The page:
By Jomo Kwame Sundaram and Anis Chowdhury
Industrial policy refers to the promotion of new investments and technology by governments to encourage the growth and development of specific economic sectors. However, scepticism persists about the feasibility and desirability of using industrial policy,
especially of the ability to ‘pick winners’, often accused of leading to ‘propping-up failing industries’.
The debate over industrial policy has arguably been among the most ideological and contentious in the history of economics. Sometimes, the same evidence is cited in support
of opposing industry policy positions. However, differences in opinion on the desirability
of industrial policy are not simply ideological. They are also due to genuine differences in theoretical and related perspectives as well as perceptions and interpretations of
particularly influential experiences.
For many, industrial policy only refers to promoting manufacturing activity because of its special features, advantages and benefits – especially in terms of its potential employment, productivity and linkages — compared to agriculture and services.
Others insist that industrial policy should be ‘general’ (or ‘functional’ or ‘horizontal’), rather than ‘selective’ (‘sectoral’ or ‘vertical). They argue that the state should concentrate on
providing education, infrastructure and other public goods, not only because of their ostensibly general benefits, but also because they are likely to be under-provided by the market.
Historically, and even now, industrial policy has been used by developed countries. For instance, the US and even Britain have historically had much higher degrees of
protectionism compared to developing countries in recent decades, even before trade liberalisation.
Now, although industrial policy is back on the agenda of developed countries, by restricting trade policy interventions, preferential finance and technology transfer agreements, developed countries are, in effect, ‘taking away the ladder’ for others, both developing countries and ‘transition economies’, seeking to accelerate economic transformation and growth.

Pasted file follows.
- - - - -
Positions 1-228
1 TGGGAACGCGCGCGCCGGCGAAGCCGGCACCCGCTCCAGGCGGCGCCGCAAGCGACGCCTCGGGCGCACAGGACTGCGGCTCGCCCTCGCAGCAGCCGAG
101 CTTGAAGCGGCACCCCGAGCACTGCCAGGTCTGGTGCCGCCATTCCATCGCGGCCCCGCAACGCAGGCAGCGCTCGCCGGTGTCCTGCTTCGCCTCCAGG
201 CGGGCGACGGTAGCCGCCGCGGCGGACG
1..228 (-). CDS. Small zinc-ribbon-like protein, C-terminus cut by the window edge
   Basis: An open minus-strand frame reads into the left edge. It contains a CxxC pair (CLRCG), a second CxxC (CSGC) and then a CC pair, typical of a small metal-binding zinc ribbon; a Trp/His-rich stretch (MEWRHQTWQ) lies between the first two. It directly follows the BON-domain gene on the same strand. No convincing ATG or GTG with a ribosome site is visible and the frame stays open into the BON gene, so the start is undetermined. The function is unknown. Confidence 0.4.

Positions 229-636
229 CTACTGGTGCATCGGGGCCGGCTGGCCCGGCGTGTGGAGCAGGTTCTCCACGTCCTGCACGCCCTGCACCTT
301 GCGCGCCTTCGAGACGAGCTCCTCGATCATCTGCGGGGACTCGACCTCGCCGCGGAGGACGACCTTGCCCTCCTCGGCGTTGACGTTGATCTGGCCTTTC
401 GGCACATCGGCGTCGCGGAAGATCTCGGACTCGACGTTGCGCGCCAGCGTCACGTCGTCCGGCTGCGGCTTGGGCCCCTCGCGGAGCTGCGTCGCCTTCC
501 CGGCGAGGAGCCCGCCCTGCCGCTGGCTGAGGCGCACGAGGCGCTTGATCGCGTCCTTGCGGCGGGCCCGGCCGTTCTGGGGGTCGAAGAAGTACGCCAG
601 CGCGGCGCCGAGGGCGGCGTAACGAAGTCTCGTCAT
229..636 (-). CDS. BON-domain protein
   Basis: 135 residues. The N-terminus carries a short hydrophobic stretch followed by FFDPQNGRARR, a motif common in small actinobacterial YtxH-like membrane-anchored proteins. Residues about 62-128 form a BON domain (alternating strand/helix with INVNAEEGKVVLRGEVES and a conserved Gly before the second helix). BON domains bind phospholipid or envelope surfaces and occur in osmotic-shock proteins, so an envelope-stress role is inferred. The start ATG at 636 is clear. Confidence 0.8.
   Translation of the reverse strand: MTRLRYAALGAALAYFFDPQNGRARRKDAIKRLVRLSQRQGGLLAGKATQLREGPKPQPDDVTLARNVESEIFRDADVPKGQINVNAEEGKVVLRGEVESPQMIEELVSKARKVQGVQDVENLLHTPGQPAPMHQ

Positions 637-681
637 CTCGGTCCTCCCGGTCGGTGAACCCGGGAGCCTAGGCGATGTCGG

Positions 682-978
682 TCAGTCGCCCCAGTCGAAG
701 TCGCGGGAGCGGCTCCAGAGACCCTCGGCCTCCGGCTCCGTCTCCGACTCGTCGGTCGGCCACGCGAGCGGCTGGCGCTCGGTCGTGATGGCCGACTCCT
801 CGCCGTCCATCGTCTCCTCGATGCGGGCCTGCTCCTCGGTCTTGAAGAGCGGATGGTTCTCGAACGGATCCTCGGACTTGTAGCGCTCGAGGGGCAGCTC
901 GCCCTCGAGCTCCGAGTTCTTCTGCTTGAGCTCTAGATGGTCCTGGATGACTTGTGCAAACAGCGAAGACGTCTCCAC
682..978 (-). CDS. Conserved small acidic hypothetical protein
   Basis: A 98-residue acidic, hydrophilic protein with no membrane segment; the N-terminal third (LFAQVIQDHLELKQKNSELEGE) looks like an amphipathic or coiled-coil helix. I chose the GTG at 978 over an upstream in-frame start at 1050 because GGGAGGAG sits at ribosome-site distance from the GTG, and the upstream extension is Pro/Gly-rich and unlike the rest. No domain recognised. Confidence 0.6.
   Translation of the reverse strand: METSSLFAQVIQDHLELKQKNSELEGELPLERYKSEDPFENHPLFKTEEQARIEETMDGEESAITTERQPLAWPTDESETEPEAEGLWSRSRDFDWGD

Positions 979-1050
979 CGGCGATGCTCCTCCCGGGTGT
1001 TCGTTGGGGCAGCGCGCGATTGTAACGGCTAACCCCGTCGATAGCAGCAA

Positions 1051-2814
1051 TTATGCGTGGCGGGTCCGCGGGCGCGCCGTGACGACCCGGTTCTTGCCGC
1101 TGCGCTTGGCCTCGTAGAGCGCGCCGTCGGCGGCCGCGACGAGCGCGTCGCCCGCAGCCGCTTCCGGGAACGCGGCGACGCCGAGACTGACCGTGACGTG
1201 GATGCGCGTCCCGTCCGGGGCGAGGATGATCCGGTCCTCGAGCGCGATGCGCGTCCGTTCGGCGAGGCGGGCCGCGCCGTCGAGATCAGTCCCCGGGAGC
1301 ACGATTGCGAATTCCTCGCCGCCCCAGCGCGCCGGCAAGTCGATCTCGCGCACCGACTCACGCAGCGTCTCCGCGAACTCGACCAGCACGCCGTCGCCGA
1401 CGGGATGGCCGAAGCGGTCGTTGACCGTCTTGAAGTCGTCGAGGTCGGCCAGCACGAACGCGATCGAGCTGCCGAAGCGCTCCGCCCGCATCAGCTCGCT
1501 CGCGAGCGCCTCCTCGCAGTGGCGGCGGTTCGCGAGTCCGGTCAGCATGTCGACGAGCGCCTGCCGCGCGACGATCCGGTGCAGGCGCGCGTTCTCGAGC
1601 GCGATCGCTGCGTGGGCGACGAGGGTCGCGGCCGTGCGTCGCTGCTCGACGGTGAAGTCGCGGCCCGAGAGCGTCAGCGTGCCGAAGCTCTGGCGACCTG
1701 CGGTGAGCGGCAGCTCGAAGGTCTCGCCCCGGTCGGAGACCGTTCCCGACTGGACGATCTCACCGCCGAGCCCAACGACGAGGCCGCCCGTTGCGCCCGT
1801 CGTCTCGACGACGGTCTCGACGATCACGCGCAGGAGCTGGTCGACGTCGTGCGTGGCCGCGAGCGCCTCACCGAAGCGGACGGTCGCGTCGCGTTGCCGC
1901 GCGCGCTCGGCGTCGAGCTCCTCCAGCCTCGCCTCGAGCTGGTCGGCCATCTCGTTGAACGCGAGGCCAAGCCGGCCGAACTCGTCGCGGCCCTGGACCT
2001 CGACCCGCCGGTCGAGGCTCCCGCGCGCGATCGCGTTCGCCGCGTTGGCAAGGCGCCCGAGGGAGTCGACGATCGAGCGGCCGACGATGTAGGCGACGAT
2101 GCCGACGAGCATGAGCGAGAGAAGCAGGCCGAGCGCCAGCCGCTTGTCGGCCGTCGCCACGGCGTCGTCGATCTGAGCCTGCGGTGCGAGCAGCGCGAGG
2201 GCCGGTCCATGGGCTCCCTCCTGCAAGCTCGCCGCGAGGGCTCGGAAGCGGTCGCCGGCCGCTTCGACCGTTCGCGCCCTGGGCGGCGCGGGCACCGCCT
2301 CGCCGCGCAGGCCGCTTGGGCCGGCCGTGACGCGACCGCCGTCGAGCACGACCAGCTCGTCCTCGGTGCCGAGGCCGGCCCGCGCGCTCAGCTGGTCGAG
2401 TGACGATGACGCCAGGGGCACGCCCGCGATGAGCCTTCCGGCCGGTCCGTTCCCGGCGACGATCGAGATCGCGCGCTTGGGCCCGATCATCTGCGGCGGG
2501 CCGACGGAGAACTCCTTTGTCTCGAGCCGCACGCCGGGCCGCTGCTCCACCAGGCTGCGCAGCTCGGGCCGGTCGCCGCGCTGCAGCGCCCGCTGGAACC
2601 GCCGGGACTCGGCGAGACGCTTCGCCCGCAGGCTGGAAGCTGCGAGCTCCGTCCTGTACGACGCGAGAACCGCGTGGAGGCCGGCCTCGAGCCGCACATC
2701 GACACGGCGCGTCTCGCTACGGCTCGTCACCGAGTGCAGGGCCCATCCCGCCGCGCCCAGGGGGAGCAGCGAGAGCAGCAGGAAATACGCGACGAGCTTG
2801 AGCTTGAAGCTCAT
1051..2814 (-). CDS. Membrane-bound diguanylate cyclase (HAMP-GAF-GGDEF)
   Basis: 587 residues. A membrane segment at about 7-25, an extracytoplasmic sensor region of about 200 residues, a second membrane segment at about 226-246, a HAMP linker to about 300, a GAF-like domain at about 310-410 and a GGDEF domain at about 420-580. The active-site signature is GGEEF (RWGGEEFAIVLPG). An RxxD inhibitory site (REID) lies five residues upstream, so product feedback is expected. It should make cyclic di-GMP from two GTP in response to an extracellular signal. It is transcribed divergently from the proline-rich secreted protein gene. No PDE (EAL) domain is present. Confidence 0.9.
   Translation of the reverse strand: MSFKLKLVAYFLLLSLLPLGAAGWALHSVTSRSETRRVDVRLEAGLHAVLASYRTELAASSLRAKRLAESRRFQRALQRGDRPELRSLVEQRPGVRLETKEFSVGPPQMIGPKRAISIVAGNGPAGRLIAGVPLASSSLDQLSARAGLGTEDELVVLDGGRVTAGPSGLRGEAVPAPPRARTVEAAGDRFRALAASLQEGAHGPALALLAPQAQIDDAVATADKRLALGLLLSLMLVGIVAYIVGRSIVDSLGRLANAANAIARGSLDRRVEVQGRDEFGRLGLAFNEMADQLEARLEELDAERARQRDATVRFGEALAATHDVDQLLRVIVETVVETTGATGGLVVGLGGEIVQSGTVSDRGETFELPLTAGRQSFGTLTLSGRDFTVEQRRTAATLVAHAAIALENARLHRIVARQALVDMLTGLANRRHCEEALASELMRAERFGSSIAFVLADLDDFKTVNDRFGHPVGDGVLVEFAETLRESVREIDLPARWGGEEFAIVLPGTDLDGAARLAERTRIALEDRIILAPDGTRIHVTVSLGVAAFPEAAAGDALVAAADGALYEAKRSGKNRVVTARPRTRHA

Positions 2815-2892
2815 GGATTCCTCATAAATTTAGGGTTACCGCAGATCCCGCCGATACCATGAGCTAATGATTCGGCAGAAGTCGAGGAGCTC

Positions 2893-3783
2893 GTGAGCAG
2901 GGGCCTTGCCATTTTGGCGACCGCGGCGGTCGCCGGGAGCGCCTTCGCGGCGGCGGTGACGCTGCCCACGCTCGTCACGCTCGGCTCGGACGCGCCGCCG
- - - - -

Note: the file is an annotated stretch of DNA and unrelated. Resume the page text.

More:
Industrial policy was dismissed as heretical, ‘ideological’ and passé, with the ascendance of neo-liberalism promoted by policy conditionalities for emergency credit support from
the Bretton Woods institutions (BWIs) – the International Monetary Fund (IMF) and the World Bank.
Their so-called ‘Washington Consensus’ cast industrial policy in a bad light; instead, they insisted on market-oriented policies, ostensibly based on international specialisation
determined by comparative advantage. Nevertheless, debates continue over notions of comparative advantage, however unconventional, e.g., ‘dynamic’ comparative advantage.
Recent renewed interest (see OECD) in industrial policy is partly due to growing incontrovertible evidence that both developed and developing economies thus accelerated economic progress. Also, failed industrial development in much of the developing world
and deindustrialisation in Africa, after more than three decades of neo-liberal policies, have prompted such reconsideration.
There is now grudging recognition, particularly after the spectacular progress of several fast growing East Asian economies, including China, that industrial policy — both investment and technology measures — has been crucial to their development successes.
Plurilateral organisations of developed economies, such as the OECD, which previously argued against industrial policy, now concede the role and potential of industrial policy for sustainable development, seeking to influence the debate for their own ends.
Even the World Bank has begun to operationalise ‘building competitive industries’, i.e., industrial policy by another name. However, its emphasis tends to be on ‘horizontal’ or ‘general’ industrial policy, eschewing more pragmatic and feasible selective promotion.
While some economic activities may help achieve particular policy goals, they may not contribute to others e.g., investments which can generate mass employment, may not offer much scope for technological learning — thus underscoring the importance of sequencing.